Russia, China and More: How America Can Address Its Biggest Coming Threats

January 10, 2021 Topic: Security Region: Americas Blog Brand: The Buzz Tags: ChinaJoe BidenU.S. MilitarySouth China SeaNavy

Russia, China and More: How America Can Address Its Biggest Coming Threats

Intensifying pressures are driving competition between the United States, China and Russia. This contest is about to enter a more dangerous phase, making the need for a strong Navy, increased forward military presence, and pragmatic diplomacy national imperatives.


The reaction to Joe Biden’s pick to lead the Defense Department, retired Army Gen. Lloyd Austin, has so far ignored perhaps the most significant security issue of our nation: China. Why? The silence on this is bewildering.

Great-power competition with Russia and China is not new, and was a factor in the Obama-Biden administration in its final year. Today, intensifying pressures are driving competition between the United States, China, and Russia. This contest is about to enter a more dangerous phase, making the need for a strong Navy, increased forward military presence, and pragmatic diplomacy national imperatives.


For China, an aging population, unresolved territorial disputes, and a slowing economy are conspiring to challenge the Chinese Communist Party’s (CCP) legitimacy. This legitimacy has been anchored in the CCP’s delivery of prosperity as measured by increasing gross domestic product (GDP) which has been ebbing as China’s population ages. As this post-Tiananmen promise falters, there will be sharpening nationalist calls to resolve the Taiwan disputea scenario that could plausibly draw the United States into war.

Additionally, the CCP’s attempts at enacting an extradition law sparked protests in Hong Kong that continue today. A consequence has been the repudiation of the CCP’s decades-old proposed framework for peaceful resolution of the Chinese civil war known as “One-Country, Two-Systems.”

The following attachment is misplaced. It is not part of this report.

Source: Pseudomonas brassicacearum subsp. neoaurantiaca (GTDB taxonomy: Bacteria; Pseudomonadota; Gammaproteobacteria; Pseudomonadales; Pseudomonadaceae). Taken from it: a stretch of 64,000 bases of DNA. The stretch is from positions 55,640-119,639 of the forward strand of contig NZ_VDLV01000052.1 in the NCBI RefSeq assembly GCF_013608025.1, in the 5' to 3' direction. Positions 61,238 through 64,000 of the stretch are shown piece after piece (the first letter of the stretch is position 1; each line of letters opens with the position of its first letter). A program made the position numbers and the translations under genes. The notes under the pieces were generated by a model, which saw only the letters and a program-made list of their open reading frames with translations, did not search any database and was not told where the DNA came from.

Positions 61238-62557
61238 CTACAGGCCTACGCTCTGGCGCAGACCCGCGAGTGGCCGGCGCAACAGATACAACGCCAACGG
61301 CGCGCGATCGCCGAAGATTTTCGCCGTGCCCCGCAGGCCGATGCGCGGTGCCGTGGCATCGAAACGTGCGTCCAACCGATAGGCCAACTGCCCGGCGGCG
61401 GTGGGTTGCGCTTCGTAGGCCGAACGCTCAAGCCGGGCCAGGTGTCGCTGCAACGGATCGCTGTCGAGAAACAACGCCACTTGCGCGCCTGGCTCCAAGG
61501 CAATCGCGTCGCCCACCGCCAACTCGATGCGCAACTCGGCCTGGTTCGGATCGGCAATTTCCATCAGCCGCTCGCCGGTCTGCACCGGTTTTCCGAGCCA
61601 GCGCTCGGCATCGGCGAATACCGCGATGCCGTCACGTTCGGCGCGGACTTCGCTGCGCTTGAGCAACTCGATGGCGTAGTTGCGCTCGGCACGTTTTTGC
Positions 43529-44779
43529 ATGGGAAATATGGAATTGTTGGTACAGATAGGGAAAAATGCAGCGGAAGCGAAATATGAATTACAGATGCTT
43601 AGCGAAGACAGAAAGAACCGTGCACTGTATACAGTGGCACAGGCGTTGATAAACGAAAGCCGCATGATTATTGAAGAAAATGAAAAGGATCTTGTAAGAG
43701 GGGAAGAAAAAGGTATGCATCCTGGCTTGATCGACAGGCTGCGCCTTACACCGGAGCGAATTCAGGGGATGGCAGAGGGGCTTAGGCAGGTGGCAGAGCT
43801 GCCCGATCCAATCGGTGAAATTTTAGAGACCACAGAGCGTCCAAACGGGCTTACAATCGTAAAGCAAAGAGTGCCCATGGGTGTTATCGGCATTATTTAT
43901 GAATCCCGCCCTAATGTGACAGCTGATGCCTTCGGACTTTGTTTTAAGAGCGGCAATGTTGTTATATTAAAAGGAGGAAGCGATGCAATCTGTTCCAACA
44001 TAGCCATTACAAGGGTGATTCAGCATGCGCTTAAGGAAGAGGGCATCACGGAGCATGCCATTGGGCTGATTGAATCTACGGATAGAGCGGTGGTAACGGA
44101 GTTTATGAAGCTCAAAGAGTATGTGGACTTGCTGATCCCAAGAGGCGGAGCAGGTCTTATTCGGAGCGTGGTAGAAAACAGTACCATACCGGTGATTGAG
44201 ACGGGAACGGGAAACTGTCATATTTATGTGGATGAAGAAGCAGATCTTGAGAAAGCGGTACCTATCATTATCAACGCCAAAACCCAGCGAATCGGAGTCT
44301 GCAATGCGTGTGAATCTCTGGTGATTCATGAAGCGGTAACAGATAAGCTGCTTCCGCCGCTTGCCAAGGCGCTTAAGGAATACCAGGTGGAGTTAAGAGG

The absence of a new framework for peacefully resolving the dispute between the CCP and Taiwan, and these economic pressures will come to a head by 2029. This is when China begins an unavoidable population decline and the associated GDP growth rate likely shrinking from today’s 6.9 to 3 percent by 2030. Coincidently, the CCP is urgently seeking to field a fully modern military by 2027a budget priority in the CCP’s 2021–25 five year plan.

All the while, Russia remains an unremitted strategic agitator seeking to weaken a geopolitical order it views as antithetical to its interests. Since the 2008 Russo-Georgian war, Russia under the leadership of Vladimir Putin has proven adept at leveraging a limited military, economic and diplomatic hand to great effectnotably the annexation of Crimea and interventions in Syria and Libya. As China grows more aggressive in Asia, it potentially distracts the West, opening avenues for Russia to advance its own interests in its periphery at NATO and U.S. expense.

Moreover, both President Xi Jinping and Putin have pushed through legal changes that allow them to effectively serve for life. This marks a break from Russia’s post-Soviet experience, as well as China’s post-Cultural Revolution tradition of avoiding the instabilities of a cult of personality. This likely means the United States will know who it is dealing with in its principal competitors for some time. The downside, given that life-tenure carries historical luggage in both countries, is that Xi and Putin will be compelled to validate their prolonged leadership with delivery of military, economic or diplomatic successes.